The following links are to recent stories in the
news where a poker event was busted by the police. Note in each case whether
the players should be held responsible for breaking the law or are victims who
should not be punished for their conduct. You will see that it is often quite
difficult for the player to know he is committing a crime. The police often
decide to not prosecute the players, but keep in mind that in nearly every
case, the players were violating the law (usually because the person running
the game was making a profit from it), and could have been prosecuted. FLOP
does not want the players to be at the mercy of the police opting to not charge
them with a crime, and feels that only those persons profiting by the activity
should be vulnerable to prosecution.
Indianapolis Poker Bust Police raided the Pinnacle Club in Indianapolis, which had been running poker tournaments there for four years. In question is whether policemen had been frequenting the club.
Pueblo Poker Bust The Colorado Bureau of Investigation busted a poker room on Pueblo's East Side called Pocket Aces. According to my correspondent, the club did not serve alcohol or take a rake, but had a $20/month membership charge.
Baton Rouge Poker Bust
This bust occurred in a licensed liquor establishment that was running poker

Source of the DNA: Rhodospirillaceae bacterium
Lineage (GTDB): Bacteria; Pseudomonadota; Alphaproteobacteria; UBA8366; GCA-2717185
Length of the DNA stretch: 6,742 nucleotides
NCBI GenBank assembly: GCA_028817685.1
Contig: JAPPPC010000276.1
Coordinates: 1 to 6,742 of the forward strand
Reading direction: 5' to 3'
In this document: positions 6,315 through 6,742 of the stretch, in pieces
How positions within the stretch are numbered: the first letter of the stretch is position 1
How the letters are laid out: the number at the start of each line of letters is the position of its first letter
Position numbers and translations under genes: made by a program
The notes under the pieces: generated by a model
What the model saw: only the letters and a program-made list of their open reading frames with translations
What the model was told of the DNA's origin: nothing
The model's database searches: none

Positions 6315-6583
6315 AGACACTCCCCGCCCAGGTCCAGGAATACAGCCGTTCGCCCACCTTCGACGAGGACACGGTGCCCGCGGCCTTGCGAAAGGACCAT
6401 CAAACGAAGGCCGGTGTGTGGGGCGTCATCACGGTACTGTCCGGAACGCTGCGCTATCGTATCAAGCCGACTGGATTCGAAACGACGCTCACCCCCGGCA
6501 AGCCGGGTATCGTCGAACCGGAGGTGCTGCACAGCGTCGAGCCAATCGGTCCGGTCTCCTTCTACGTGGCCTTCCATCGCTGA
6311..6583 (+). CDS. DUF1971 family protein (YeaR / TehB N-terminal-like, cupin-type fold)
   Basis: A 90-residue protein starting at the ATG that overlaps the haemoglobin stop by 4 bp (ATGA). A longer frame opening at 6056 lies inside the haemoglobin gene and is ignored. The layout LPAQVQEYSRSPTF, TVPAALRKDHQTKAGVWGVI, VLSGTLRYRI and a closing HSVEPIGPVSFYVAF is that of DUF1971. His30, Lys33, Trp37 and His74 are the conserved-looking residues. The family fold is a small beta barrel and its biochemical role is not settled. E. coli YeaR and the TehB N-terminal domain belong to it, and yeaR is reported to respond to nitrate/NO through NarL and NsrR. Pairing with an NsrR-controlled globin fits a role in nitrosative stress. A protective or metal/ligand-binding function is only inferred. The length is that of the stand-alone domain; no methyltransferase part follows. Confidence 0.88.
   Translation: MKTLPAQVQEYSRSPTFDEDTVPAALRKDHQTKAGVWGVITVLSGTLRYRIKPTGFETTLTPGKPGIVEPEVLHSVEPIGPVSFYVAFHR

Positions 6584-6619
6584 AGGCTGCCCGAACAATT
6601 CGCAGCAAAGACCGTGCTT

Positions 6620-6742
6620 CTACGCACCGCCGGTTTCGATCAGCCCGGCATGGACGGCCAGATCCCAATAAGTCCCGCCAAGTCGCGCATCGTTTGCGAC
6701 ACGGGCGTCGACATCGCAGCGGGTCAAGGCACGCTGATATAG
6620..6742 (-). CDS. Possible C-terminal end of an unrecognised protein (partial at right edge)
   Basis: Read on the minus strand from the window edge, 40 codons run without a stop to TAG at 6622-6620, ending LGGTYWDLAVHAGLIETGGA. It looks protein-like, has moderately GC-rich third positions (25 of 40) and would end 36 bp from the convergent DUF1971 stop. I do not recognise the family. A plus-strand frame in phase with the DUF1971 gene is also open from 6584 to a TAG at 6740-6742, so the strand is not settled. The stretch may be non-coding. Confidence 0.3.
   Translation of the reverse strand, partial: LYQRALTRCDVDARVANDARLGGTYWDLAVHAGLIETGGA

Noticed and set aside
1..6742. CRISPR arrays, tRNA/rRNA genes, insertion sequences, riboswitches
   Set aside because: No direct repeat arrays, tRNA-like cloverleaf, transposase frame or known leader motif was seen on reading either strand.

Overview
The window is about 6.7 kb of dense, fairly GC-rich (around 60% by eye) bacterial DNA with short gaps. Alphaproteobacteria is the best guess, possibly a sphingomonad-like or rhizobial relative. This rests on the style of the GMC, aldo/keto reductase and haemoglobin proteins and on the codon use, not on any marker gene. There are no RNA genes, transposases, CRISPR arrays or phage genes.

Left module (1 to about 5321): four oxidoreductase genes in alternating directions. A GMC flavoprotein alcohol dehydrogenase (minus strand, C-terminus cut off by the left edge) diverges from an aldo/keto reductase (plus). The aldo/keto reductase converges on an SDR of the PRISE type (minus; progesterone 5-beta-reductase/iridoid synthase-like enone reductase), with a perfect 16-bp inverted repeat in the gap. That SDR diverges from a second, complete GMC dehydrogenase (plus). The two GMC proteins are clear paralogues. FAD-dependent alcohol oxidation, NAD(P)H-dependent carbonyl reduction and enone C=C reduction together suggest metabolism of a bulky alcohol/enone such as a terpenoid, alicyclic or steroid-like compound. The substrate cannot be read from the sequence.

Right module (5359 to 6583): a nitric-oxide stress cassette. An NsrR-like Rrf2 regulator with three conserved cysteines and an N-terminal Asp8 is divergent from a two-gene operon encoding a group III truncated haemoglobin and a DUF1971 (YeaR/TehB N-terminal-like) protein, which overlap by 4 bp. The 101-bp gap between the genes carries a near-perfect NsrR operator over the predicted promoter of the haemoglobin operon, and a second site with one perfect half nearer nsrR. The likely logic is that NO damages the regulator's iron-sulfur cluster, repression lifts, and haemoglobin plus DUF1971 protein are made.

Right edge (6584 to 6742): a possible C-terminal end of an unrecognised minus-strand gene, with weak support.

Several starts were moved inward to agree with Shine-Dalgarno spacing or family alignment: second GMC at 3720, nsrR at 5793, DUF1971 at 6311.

tournaments. None of the players were charged in this case, but they could have
been, because their tournament was held in a public place.
Bust This story is about a club that was running poker tournaments
which had an owner alleged to have underworld ties.
Poker Bust The players in this
"gentle" bust were not even aware for a while that they were being
busted. Some of them thought the police were there simply to protect them.
South Boston Poker Bust The This article about a police raid in a small Virginia town
gives two accounts. One is by the police report as written in a local newspaper, the other is what the owner of the establishment says really happened.
Greenville Poker Bust This article is about a police raid in a Greenville, South Carolina apartment complex clubhouse where a group of people were holding a poker tournament. This is the bust that I wrote a series of articles in Card Player concerning the unconstitutionality of the law they are being prosecuted under.
Mt. Pleasant Poker Bust Here is another South Carolina bust where the poker players were treated rather roughly by the police.
Poker Bust On the weekend before Thanksgiving of 2006, poker players in
the Dallas area had a lot to be unhappy about. Police in a coordinated bust
raided three poker clubs and made many arrests. One of these clubs, the Redmanís
Club, had been in existence off and on since I had lived in Dallas from 1980 to
1983, and had been functioning for a while before I even moved there. Be sure to
watch the video, featuring a group of very frightened citizens being screamed at
to lie down on the floor and not move.